Mămăligă

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Mămăligă (/mə.mə'li.gə/) is a traditional Romanian dish made out of yellow maize. It is commonly referred to by it's Italian name, polenta. Historically a peasant food, it was often used as a substitute for bread or even as a staple food in poor rural areas. However, in the last decades it has emerged as an upscale dish available in the finest restaurants.

Traditionally, mămăligă is cooked by boiling water, salt and cornmeal in a special-shaped cast iron pot called ceaun. In general, mămăligă is prepared to be soft with a consistency similar to that of porridge. However, when used as a bread substitute, mămăligă has a much denser consistency and can be cut in slices, like bread.

Mămăligă is often served with sour cream and cheese on the side (mămăligă cu brânză şi smântână) or crushed in a bowl of hot milk (mămăligă cu lapte). Sometimes slices of mămăligă are pan-fried in oil or in lard, the result being a sort of corn pones.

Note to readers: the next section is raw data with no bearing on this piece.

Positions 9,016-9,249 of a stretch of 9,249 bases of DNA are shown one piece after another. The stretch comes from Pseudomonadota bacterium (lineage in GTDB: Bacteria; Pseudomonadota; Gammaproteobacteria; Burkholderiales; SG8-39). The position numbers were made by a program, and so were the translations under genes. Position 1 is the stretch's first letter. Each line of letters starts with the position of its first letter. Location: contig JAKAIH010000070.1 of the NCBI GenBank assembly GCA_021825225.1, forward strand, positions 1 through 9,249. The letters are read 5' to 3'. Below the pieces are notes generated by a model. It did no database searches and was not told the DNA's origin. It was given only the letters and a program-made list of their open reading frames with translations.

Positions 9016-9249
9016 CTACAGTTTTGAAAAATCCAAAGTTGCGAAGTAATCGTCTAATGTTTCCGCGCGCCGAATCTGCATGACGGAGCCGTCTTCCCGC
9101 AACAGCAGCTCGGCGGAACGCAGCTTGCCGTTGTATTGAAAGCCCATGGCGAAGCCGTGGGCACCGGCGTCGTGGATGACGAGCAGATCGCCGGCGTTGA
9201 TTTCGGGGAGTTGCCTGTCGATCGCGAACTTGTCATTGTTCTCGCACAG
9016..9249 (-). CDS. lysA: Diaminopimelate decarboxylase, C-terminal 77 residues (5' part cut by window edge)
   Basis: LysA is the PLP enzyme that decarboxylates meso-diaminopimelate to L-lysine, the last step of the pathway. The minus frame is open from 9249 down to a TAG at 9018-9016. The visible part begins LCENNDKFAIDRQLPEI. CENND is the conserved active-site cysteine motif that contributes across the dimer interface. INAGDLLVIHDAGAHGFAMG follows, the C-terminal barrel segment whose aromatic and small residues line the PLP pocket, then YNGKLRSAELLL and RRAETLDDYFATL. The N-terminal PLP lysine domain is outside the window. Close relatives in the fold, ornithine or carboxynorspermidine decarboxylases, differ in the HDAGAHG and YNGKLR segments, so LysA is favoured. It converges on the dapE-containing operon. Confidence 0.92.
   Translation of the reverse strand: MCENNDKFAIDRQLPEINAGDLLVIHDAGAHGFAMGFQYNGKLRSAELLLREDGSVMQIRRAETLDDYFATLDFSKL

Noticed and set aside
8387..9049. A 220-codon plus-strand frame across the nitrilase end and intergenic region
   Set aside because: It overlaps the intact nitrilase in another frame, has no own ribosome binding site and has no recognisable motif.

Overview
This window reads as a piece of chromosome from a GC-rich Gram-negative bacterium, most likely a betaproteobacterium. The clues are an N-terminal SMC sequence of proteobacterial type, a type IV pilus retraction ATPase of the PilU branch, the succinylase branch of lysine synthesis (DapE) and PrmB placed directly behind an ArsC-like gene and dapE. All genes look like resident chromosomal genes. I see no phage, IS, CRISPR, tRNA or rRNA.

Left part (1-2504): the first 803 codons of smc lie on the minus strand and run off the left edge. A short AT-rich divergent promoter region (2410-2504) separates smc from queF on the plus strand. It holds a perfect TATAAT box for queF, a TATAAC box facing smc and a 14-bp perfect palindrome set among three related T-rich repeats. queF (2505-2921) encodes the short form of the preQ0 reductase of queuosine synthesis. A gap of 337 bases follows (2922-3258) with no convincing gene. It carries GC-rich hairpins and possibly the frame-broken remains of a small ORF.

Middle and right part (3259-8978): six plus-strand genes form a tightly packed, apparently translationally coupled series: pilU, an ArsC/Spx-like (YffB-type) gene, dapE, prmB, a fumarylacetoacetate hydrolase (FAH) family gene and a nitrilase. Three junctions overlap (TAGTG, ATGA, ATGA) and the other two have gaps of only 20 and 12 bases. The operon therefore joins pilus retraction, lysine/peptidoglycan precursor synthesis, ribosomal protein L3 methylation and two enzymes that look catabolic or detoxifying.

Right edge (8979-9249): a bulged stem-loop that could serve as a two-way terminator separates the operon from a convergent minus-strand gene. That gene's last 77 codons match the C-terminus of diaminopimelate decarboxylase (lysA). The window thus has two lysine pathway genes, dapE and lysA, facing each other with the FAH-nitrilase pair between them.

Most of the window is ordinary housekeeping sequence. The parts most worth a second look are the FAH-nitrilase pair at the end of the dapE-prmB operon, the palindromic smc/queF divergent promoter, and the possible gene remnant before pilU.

Since mămăligă is used as an alternate for bread, there are many Romanian dishes that include it in some way. Arguably, the most popular of them is sarmale (a type of cabbage rolls) with mămăligă. Another popular Romanian dish is called bulz, and consists of balls of mămăligă filled with cheese and butter and roasted in the oven.

Mămăligă is a very versatile food: various recipes of mămăligă-based dishes may include milk, butter, various types of cheese, eggs, sausages (usually fried, grilled or oven-roasted), bacon, mushrooms, ham, etc. Mămăliga is a fat-free, cholesterol-free, high-fiber food. It can be used as a healthy alternative to more refined carbohydrates such as white bread, pasta or hulled rice.